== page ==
Blogfest: Power LabVIEW user Michael
Alvalotis busy at NI Week.
"The presentation by Brian Powell (creating LV add-ons) was interesting. He actually revealed a lot about the future features of LabVIEW without actually saying anything . . ." And so blogged power LabVIEW user Michael Aivaliotis in the first-ever web log about NI Week—the annual event in August hosted by National Instruments for users of its software and instrumentation products. In a way, it was a no-brainer for Aivaliotis, who already hosts a web log (http://lavausergroup.org/) for the LabVIEW user's group LAVA (which stands for LabVIEW Advanced Virtual Architects Group). He got the idea to set up a blog exclusively for NI Week (http://lavausergroup.org/niweek2003/) after realizing that year after year he looked forward to coming to NI Week and connecting up with other power users and sharing information. So he launched the blog in early August, inviting other users to post their messages and also loading it with all kinds of information, like instructions on how to download the conference schedule to a PDA, and plenty of details on "after hours" events. He also used the blog to promote and drive traffic to a user group meeting taking place during NI Week. He was the guest speaker. The meeting drew about fifty power users interested in what he had to say about new features in LV7, like dynamic events. As for the success of his blog, he estimates that "thousands" of engineers visited it before and during NI Week. As web logs gain in popularity, presumably because they offer a different take on events, expect more to pop up around engineering-oriented events. And stay tuned for next year's "Unofficial NI Blog."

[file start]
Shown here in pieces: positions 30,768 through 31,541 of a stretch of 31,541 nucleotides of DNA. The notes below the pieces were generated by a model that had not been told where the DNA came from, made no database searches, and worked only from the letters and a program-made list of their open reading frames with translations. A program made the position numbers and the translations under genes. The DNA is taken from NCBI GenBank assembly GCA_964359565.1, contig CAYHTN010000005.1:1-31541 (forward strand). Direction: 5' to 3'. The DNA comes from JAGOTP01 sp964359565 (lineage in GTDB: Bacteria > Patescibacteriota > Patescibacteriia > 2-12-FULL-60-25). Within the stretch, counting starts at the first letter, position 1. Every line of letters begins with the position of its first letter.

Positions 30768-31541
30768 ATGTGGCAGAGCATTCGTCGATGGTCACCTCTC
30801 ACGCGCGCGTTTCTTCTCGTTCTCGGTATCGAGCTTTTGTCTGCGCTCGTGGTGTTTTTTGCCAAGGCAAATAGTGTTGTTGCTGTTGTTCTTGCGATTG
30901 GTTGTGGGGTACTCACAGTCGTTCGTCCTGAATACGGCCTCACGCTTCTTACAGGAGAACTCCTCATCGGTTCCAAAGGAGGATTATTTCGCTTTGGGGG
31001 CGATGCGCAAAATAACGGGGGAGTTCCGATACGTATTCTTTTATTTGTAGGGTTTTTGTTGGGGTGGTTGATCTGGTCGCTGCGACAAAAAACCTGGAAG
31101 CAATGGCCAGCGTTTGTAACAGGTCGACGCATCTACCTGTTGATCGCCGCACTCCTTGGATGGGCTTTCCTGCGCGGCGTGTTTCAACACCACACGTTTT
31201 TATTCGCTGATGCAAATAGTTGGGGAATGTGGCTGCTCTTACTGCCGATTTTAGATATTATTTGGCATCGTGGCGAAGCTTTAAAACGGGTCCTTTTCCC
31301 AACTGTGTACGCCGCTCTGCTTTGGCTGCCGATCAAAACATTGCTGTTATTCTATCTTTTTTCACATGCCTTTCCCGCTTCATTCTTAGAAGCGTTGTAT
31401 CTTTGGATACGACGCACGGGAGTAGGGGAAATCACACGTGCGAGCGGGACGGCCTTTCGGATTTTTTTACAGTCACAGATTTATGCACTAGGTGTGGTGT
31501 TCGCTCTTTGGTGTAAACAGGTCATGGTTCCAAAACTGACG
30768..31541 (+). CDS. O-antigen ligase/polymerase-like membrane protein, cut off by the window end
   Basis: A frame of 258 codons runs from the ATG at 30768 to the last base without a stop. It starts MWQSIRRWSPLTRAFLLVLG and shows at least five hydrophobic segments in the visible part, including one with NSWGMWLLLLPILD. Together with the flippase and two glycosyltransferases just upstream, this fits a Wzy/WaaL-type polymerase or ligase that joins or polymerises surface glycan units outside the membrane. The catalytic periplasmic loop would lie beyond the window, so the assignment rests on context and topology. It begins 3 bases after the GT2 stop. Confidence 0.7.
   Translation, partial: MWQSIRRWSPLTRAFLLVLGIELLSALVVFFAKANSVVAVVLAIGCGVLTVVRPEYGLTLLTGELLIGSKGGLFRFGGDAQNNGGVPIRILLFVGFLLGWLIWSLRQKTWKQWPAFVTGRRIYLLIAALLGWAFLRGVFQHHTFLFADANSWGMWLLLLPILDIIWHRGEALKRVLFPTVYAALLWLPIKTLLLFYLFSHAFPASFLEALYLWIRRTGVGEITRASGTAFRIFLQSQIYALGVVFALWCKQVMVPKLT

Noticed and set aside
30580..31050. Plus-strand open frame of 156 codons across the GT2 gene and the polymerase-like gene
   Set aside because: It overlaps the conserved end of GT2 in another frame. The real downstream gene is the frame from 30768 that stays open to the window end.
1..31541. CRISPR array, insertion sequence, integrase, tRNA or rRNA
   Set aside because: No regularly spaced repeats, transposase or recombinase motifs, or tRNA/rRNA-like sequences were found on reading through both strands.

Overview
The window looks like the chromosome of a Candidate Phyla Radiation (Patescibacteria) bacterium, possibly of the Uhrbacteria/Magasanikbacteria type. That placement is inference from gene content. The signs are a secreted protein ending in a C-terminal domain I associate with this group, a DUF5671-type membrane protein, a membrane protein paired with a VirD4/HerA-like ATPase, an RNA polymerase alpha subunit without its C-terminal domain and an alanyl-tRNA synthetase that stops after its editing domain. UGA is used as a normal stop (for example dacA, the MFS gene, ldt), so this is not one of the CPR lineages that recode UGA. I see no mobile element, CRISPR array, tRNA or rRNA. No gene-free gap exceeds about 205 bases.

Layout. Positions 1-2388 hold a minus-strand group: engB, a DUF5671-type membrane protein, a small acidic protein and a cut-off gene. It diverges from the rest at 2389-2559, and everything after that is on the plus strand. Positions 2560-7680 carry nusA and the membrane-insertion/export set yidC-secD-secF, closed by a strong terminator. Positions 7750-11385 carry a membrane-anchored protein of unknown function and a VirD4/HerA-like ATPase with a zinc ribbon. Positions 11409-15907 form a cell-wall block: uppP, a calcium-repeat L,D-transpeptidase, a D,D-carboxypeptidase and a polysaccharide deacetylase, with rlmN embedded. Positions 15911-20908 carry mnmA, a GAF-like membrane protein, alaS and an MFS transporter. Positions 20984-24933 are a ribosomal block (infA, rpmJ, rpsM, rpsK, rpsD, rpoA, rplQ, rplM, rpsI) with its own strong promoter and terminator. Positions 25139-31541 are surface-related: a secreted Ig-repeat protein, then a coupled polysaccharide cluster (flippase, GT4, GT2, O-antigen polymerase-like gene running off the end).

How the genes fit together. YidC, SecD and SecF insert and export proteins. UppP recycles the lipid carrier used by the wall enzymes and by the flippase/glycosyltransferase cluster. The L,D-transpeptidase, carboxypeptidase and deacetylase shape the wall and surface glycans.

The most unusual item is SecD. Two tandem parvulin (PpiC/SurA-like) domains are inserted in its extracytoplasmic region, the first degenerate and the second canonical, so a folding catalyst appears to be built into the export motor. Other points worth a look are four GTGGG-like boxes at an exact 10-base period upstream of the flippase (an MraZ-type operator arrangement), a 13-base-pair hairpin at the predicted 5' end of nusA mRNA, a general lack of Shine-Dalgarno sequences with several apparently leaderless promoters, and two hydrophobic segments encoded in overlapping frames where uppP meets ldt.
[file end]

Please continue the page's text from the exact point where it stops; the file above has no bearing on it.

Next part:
A make-your-own Star Wars Sith Lightsaber hilt is heftier and better-looking than most others out there, according to its maker, Sean Charlesworth. You can 3D print it from free source files, and there's even a hardware kit available -- not free -- so you can build one just in time for Halloween.
Highly regarded engineer and physicist Ransom Stephens speaks with Design News about his extensive science and engineering background, the serious yet funny study of neuroscience, and how one primes their brain for innovation.
Focus on Fundamentals consists of 45-minute on-line classes that cover a host of technologies.
You learn without leaving the comfort of your desk. All classes are taught by subject-matter experts and all are archived.
So if you can't attend live, attend at your convenience.